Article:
AUTHOR: Cyril Christo. Published EPOCH TIMES, October 5, 2016
As a concerned parent and Academy Award nominee who helped alert the world to the elephant crisis in the landmark “Agony and Ivory” article in Vanity Fair in 2011, written by Alex Shoumatoff, I deplore the recent CITES decision in South Africa to not give maximum protection to elephants.
The fact that the EU voted against the African Elephant Coalition to promote the elephants to Appendix I is a shame for humanity and a tragedy for a species that is the great global litmus test for conservation.
Why would the EU block a resolution for Appendix I? The EU just ratified the Paris Climate Agreement. At least France who hosted the recent Cop21 on the climate, voted in favor of the elephant. They at least were rational and sane and voted for life!
That the EU did not want to offend its host, South Africa, is not an excuse. Greater forces and corruption are at work. But at this late date we can no longer play Russian roulette with the elephant. Ivory sales and poaching have decimated both the forest and savannah elephant beyond recognition and some countries like Tanzania have lost 60 percent of their population in just the last few years. It will take generations for the forest elephant to recover.
On its shoulders rests the future of the second-largest rainforest on earth. The decision to close ivory markets won by an overwhelming majority and that should be applauded. But the moratorium on proposals to sell ivory is to expire next year and could set the agenda for renewed trade of ivory. The last time this was done in 2008 a killing frenzy erupted all over Africa.
On the heels of enormous conflict in the Middle East, the American elections and climate change as a whole, I submit that the future of our species partly rides on whether we save the elephant from extinction or not. Our species moved out of Africa alongside this incomparable species and they were our lifeline during years of drought, for they always knew where to find water. We migrated alongside elephants from Africa to Asia to the New World.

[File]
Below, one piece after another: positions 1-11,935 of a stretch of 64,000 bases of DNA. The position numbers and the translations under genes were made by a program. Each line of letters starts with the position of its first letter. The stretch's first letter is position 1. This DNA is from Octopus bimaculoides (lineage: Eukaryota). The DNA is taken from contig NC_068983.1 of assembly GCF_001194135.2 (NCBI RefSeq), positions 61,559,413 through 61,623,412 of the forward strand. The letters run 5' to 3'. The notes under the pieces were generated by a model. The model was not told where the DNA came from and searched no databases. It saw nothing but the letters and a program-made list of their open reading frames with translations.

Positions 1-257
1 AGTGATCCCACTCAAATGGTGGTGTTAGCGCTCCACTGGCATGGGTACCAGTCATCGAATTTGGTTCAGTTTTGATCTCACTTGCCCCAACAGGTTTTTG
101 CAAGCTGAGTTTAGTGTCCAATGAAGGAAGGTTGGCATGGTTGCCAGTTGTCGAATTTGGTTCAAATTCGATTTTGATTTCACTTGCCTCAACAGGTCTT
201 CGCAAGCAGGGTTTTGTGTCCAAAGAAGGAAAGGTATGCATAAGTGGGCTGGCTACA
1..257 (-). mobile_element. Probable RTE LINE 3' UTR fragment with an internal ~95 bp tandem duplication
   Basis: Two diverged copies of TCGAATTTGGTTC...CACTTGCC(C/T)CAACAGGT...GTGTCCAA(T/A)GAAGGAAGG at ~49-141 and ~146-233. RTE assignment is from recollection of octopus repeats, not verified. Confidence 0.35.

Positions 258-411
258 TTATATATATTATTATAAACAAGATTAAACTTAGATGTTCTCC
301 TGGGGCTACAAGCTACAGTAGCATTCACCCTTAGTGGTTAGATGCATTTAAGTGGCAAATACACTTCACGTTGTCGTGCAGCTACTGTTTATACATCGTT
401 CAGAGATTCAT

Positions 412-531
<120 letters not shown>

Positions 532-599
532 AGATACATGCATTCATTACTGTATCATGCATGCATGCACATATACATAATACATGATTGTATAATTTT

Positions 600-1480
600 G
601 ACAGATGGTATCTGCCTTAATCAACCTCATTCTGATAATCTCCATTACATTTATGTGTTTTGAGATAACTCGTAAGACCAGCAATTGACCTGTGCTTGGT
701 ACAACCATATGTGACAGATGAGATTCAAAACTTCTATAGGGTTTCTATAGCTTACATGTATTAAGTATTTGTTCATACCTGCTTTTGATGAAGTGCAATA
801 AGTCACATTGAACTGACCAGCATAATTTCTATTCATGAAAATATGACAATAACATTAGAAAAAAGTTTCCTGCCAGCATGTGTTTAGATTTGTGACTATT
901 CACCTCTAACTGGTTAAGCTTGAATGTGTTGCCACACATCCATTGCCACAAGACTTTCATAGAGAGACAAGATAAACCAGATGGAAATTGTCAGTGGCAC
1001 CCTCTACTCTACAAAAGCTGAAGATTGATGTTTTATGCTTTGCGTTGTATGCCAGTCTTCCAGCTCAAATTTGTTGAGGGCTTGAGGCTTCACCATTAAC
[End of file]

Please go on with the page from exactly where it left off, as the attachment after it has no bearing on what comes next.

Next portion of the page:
We now know there are no more than 350,000 savannah elephant, a 30 percent decrease in less than seven years. We could lose them forever in less than a generation. We continue bureaucratic and political games with a species that represents in large measure the future of an entire continent.
There are human rights casualties all over the world. But the elephant inhabits the human imagination and the irreplaceable sense of wonder like no other species on terrestrial land.
During WWII, Romain Gary in his masterpiece “The Roots of Heaven” wrote, “Where there are elephants there is freedom.” In his book Gary told of prisoners of war in concentration camps who dreamed of elephants free in the last wildernesses of the world. They symbolized the best in humanity which, if we were to lose the elephant, would precipitate our unravelling as a species.
Man will no longer have spaces that are free. We used to kill to eat. Trophy hunters and the barbaric mutilators of the innocent represent perfidy. Their special interests are depleting the population of wildlife continent wide. And local indigenous communities do not reap the benefits.